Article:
garycook
25/5/2017
23:33
Yea what would you like ? Down down, deeper and down, or Down and out?
my retirement fund
25/5/2017
21:30
could someone please change the name of this thread !!!
the monkster
25/5/2017
16:23
John Whittle Non-Ex Director buys 27,750 shares at 17.38.Nice to see,if only a small amount, a director buying at hopefully the bottom for the GLIF share price It just needs the rest of the Director,s to put their hand in their pockets and buy,to show condfident in the company.
garycook
13/5/2017
12:16
Let,s hope so.He needs to turn GLIF around.With the share price at a all time low,I hope he creates plenty of growth.
garycook
13/5/2017
09:45
Interesting appointment of new COO. hTTps://www.linkedin.com/in/aaron-le-cornu-2516643/?ppe=1 hTTps://www.jec.co.uk/about-us/about-us/our-people/the-board/aaron-le-cornu/ Sounds a bright guy.
bluemango
22/4/2017
07:47
I think of GLIF as a hybrid VCT - and facing a number of similar challenges. In particular, how do you balance the need to provide further cash to early stage companies which will take time to produce returns with the desire to provide consistent dividend payments to shareholders, in addition to servicing all ongoing operational costs and expenses? Not easy. Unless something quite unexpected happens this calendar year (i.e. a profitable disposal) the Fintech Ventures part of the business will continue to be a cash drag, although the scale of investment by GLIF has been pared back. The Sancus BMS business is growing, but it is not currently throwing off enough cash to support an ongoing dividend after all other mouths have been fed. It also needs to turn around the Sancus Finance part of the business, which is loss making and not expected to reach break even until 2018. There is a lot more detail about all this in the AR and also in the recent Liberum note, for those who can access it. If you take the Liberum projections, they anticipate no further dividend payment this year and dividends resuming in 2018 as the Sancus BMS loan book increases and Sancus Finance and Funding Knight cease to be a cash drag.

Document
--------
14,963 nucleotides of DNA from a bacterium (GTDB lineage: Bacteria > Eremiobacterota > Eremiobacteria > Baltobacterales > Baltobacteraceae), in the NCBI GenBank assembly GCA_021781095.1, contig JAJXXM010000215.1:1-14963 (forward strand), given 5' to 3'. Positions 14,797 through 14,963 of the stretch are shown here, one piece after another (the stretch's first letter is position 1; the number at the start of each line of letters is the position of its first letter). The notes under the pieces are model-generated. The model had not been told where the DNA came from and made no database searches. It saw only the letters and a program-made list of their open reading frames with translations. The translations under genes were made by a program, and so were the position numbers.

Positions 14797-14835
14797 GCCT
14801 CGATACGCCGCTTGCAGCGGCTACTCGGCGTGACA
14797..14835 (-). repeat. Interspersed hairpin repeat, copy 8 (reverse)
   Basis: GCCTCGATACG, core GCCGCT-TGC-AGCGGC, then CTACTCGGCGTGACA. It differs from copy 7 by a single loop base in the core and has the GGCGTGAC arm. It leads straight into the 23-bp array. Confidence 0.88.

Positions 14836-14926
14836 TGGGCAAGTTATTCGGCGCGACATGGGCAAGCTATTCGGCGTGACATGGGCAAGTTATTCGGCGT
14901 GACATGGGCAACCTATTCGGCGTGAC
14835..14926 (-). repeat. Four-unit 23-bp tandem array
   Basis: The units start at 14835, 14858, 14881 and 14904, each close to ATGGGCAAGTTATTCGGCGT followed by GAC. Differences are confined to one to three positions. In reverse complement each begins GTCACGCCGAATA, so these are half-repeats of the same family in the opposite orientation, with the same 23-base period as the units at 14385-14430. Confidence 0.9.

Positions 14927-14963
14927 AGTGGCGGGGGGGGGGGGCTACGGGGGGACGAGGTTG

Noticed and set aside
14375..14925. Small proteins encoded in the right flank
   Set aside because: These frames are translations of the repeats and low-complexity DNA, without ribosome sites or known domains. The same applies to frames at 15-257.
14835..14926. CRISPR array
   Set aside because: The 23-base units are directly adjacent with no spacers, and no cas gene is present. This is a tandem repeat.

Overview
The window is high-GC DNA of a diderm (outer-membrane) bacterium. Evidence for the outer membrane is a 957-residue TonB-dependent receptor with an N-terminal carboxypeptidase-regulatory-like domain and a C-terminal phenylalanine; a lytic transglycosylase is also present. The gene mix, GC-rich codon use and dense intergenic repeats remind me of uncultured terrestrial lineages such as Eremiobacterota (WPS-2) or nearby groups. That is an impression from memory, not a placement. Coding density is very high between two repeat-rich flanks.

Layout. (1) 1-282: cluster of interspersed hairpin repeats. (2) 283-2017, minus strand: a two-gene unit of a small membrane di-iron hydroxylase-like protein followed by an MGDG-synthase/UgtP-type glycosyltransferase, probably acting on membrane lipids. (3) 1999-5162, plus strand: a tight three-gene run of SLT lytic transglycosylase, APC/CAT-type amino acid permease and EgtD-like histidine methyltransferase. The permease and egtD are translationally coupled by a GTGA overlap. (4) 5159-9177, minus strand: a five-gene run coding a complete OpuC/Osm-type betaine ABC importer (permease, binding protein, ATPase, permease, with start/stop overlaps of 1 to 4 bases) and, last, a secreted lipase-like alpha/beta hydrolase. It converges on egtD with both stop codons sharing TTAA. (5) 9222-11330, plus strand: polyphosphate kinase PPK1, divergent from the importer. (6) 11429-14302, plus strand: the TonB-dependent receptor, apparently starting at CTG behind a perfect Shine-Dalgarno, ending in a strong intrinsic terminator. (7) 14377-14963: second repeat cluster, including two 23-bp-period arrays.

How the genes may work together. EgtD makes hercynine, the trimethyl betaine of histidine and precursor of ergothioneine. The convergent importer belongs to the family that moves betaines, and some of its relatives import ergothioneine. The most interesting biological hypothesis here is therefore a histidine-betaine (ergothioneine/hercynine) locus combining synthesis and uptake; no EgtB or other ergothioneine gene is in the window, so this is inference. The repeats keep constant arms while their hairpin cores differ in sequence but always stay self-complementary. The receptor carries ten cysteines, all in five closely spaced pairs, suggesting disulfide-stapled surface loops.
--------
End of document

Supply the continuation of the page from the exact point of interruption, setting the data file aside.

james188
22/4/2017
05:46
Confirmation of the new Dividend Policy The Group will be paying its next interim dividend of 0.625p for the fourth quarter of 2016 on 21 April 2017. The Board announced the Group's new dividend policy in its strategic update in August 2016. This recognises the need to balance dividend payments in the short term with the opportunities to grow the business for shareholders in the longer term. As such the Group's policy is to make dividend payments which are consistent with prudent capital and liquidity management, covered by cash earnings or realised profits on the sale of investments. Any dividend will be affordable. GLI is committed to a providing a stable progressive platform for future growth. In future, dividend payments will be made half yearly, September (interim dividend) and March (final dividend), with a weighting in payment of approximately one third/two thirds.So by this statement dated 13/03/2017 there should be another dividend in September,if it is covered by cash earning,s/or realised profit,s ?
garycook
21/4/2017
20:08
I am expecting it to be the only divi that will be paid during this calendar year. The next 12 months are critical for the company and will show whether the fundamental (and in my view necessary)restructuring has paid off.